FINALLY! Good Christian content!
Give or take, for the last decade, Christianity-focused cinematic experiences have been widely considered to be soapy and unintelligent by nearly anyone outside the faith — providing viewers a “propaganda-like” sermon that only tailors to those inside the faith. However, that all changes with the latest Christian hit that has taken the world by storm. The Chosen brings about the kind of quality writing one would expect in a quality show, while simultaneously blanketing the viewer with a more immersive and relatable narrative of Christ in the world. Being both the #1 highest crowd-funded piece of media of all time and the first multi-season Biblical series ever, The Chosen clearly indicates a hunger for Biblical content not thoroughly recognized by Hollywood-based production companies. How large is this hunger one might ask? 40,000,000+ and counting!
This SPOILER-HEAVY article here will divulge the series premiere’s greatest screenwriting (and directing) strengths. Readers enjoy!
1. Characters and not Caricatures
Perhaps one of the most immediate stand-out differences is the completely different approach to characters screenwriter and director Dallas Jenkins takes. Instead of writing characters as “people should be”, he writes them as “people are”. What do I mean by this? I mean that all of his characters, be them the fishermen or Roman soldiers, have both strengths and weaknesses! For once, even the Roman soldiers aren’t two-dimensional political (or theological) cartoons, but rather they have charisma! Quintas is a jester-ish, straightforward magistrate; Marcus has a confident, carefree, and banter-ish demeanor; Gaius has a more intimidating kind of confidence, with a like sense of charisma.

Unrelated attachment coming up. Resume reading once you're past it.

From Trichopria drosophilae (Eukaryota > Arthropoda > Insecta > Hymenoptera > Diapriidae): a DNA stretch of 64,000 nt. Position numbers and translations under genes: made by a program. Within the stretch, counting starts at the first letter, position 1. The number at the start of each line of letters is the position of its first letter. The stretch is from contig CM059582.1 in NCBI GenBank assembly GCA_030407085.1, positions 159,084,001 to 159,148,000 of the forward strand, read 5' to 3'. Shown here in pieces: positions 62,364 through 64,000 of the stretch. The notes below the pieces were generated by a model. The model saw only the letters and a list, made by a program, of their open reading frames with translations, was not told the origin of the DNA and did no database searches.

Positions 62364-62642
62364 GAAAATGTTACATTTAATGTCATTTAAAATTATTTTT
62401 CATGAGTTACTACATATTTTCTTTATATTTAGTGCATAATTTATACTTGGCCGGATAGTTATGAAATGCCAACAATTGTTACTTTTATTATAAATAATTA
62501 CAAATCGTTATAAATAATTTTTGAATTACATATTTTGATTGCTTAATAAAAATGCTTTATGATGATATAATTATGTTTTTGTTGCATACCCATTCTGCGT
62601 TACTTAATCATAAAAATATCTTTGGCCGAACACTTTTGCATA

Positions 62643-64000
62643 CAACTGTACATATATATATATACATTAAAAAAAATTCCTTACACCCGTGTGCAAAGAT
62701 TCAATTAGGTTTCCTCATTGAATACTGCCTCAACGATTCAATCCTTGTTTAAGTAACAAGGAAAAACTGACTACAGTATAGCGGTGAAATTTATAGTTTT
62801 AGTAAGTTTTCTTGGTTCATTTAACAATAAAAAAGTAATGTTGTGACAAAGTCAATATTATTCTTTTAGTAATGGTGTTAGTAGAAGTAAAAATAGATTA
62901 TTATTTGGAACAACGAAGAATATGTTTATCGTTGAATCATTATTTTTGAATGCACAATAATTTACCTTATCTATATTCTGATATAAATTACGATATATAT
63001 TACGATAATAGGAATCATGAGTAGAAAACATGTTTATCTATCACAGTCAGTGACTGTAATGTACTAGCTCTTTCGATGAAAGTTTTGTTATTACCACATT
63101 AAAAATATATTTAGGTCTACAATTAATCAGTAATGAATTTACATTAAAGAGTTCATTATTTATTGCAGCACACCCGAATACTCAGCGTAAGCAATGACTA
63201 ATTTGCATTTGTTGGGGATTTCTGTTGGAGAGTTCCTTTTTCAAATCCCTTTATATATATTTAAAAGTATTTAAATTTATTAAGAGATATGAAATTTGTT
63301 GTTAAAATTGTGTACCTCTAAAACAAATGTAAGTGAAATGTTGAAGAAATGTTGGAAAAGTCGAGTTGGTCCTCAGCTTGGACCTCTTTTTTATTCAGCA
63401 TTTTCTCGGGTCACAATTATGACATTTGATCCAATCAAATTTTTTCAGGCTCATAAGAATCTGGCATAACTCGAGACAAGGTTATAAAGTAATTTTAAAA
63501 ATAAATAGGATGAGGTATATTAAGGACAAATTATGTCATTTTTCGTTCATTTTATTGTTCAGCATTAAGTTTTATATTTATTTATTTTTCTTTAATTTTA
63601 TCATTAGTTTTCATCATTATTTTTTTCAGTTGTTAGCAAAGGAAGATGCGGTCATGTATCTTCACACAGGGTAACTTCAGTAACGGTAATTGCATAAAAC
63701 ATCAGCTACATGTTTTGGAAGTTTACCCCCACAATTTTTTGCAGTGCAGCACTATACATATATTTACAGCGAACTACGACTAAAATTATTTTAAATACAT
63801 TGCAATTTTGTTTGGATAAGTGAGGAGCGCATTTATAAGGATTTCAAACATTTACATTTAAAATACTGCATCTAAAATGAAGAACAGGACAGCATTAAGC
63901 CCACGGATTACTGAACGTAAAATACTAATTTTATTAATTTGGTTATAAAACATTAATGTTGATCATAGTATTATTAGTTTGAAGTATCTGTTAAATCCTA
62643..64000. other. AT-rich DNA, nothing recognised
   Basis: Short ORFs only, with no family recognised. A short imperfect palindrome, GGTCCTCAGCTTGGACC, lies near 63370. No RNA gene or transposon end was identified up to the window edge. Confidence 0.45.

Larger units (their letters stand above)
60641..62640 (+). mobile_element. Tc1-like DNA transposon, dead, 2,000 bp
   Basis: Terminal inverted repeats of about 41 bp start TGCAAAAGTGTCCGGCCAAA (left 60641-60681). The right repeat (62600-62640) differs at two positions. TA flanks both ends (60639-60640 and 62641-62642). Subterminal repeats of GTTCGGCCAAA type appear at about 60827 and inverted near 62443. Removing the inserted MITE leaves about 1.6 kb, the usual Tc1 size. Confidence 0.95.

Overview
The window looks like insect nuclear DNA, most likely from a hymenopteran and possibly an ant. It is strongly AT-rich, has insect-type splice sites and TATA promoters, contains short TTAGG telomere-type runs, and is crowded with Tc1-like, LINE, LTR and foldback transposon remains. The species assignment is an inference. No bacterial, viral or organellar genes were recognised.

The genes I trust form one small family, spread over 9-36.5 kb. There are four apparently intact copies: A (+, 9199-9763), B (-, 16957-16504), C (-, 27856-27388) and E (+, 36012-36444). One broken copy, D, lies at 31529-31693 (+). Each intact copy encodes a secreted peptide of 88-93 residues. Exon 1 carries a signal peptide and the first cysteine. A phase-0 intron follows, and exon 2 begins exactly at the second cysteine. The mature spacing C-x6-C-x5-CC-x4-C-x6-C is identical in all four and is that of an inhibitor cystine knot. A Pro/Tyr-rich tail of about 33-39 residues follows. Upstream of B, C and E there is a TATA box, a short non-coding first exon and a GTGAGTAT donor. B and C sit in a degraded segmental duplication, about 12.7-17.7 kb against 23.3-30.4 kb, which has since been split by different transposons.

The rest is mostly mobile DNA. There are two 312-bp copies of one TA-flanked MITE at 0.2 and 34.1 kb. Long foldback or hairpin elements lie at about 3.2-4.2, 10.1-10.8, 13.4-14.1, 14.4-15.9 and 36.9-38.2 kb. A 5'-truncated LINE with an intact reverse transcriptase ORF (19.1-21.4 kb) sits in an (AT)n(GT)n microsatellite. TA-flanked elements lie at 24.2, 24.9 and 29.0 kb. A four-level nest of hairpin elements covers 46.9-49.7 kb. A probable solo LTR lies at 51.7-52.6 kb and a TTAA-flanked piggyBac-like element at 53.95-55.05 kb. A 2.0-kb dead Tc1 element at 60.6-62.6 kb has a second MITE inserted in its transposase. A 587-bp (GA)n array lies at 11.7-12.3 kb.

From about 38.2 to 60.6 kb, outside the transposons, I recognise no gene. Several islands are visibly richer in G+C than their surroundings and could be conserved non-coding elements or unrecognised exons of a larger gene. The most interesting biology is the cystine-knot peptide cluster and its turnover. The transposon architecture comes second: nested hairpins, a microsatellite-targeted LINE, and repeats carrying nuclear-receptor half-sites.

Meanwhile, the “good guys” of the shows have attributes beyond their strengths. They have weaknesses! Peter is a well-intentioned, funny, and loving husband, brother, and fisherman. But over and above that, he is wily and reckless, something which the show makes clear. Likewise, Andrew is cool and collected, with a strong moral fiber in him. Yet, in almost every scene, he is condescending towards his brother. And Lilith! Lilith is a strong and sweet soul, yet a tortured one — haunted by demons (plural) and a grief that has lasted since childhood. Her many burdens are so much to bear, she may just be the soul one can empathize with the most.
This is the difference between two-dimensional and three-dimensional characters. “Good guys” aren’t just good and “bad guys” aren’t just bad. They have “layers”.
2. Immersive World-Building
In many Christian-based movie materials, the movie narratives end up feeling flat. The worlds seem empty — filled only with characters and dialogue and not an in-depth, contextual worlds the characters find themselves in. The Chosen catches onto this, which finally adds an element of immersion that’s been so needed.
There are Pharisees; there are Sadducees; there are Zealots; there are “rogue preachers in the wilderness raving about the coming Messiah”. The Roman Empire is present and clearly has the most control over any of these groups. On top of that, there are common folk like fishermen and Roman-adjecent tax collectors. There are factions! In Capernaum, there is the Dead Sea and the Sea of Galilee, where the latter has “sands to frolic” (indicating a beach). There is a marketplace with beggars, low-life streets with stolen possessions being sold and prostitution of both sexes; there is a secret tavern owned by a eunuch. So there’s a sense of geography and culture! And, there’s a hierarchy! This is indicated when Nicodemus raves about his position as the distinguished leadership of the Pharisees to a common soldier (Marcus), who clearly had the power above Nicodemus. There are laws — one of which is very clearly established that fishermen cannot obtain their seafood on the day of Shabbat.
All of these details make for a rich, indulgent world a viewer can truly appreciate. It sells to the viewers that they have truly entered a different world.
3. Distinctive Personalities